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New SB 50 chart will help you make sense of California’s transit-housing bill

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“It will upzone all counties, large and small”

SB 50 as of May 8, 2019.
Senate Bill 50 as of May 8, 2019. (Click to enlarge.)
Illustration by Alfred Twu

Still stymied by Senate Bill 50, State Sen. Scott Wiener’s major proposal to increase housing along some of California transit hubs? Don’t worry. Berkeley illustrator and housing activist Alfred Twu, who designed the fantasy BART apartment complex and this previous flowchart, has a new chart to help explain SB 50, the MORE Homes Act.

As it proceeds through committee hearings, SB 50 continues to be amended. The first major change happened on April 25, when SB 50 merged with Sen. Mike McGuire’s SB 4, making fourplexes by-right across much of the state. On May 1, 2019, new revisions create different rules for rural and urban areas.

“It will upzone all counties, large and small,” Wiener tells Curbed SF. “The amendments we negotiated with Senator McGuire provide lighter touch density increases in small counties, but those counties still get more density, including Senator McGuire’s own Marin and Sonoma Counties.”

He also notes, “Legislation is always a negotiation—give and take—and while we had negotiated, we ended up with a reasonable, workable, and positive result.”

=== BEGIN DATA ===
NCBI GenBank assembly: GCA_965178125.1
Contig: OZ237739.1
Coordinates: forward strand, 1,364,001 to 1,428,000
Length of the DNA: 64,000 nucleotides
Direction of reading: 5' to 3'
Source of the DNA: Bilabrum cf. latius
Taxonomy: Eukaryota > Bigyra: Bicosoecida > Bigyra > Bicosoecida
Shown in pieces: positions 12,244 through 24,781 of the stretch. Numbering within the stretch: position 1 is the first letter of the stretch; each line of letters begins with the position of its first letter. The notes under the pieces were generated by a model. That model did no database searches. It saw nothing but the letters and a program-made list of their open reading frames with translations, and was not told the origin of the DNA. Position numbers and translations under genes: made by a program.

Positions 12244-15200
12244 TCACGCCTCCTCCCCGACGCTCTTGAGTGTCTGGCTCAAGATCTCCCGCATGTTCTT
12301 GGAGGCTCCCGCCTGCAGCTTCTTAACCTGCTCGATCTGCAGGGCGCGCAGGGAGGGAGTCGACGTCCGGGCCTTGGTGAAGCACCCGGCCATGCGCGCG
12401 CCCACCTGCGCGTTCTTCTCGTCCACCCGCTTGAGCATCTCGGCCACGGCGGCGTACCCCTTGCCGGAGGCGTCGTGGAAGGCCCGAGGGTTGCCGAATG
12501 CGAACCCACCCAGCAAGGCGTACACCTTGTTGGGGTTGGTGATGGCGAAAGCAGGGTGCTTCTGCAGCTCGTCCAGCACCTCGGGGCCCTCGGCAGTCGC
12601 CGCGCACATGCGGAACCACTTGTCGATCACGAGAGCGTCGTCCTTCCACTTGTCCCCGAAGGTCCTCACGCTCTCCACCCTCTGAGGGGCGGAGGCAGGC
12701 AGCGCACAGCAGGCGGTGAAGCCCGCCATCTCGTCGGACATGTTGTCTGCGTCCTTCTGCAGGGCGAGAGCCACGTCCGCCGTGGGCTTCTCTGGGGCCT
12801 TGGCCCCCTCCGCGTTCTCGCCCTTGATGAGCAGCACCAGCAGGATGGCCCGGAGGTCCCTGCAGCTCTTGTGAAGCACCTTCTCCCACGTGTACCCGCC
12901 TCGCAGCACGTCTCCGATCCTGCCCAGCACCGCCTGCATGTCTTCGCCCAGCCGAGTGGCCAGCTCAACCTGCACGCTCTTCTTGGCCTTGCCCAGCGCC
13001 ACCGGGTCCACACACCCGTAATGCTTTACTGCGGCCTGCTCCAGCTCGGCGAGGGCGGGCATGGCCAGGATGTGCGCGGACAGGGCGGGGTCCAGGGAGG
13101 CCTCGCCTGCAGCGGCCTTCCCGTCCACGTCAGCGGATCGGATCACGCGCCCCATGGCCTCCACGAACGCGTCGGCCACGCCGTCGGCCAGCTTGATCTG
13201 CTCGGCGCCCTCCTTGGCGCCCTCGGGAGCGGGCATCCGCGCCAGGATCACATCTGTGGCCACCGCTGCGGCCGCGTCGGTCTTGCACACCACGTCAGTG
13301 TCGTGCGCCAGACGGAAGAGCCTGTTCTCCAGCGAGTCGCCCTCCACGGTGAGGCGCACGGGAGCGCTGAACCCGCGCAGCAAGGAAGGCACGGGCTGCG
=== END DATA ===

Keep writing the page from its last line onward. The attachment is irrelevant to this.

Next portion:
According to Twu, the new changes “echo how Californian cities were built prior to the downzonings of the mid-20th century: mid-rise buildings near rail stations, small apartments and townhouses near workplaces, and a mix of houses, duplexes, and fourplexes in most suburban neighborhoods.”

He adds, “It’s a sensible and time-tested approach to building housing.”

Wiener’s bill has drawn lines in the proverbial sand about housing between those who don’t want any, those who claim they want it (just not in their town), and those who literally want it now.

Detractors include Menlo Park Mayor Ray Mueller, who wrote an op-ed in the Daily Post, saying that, among other things, “SB 50 would change the character of our city’s treasured residential neighborhood,” and the AIDS Healthcare Foundation, an LA-based nonprofit, who compared SB 50 to racist urban renewal programs.

Supporters of the bill include Habitat for Humanity, Oakland Mayor Libby Schaaf, San Francisco Mayor London Breed, Stockton Mayor Michael Tubbs, the American Association of Retired Person (AAPR), Environment California, and the California League of Conservation Voters (CLCV).

The bill’s next stop is scheduled for the Senate Appropriations Committee.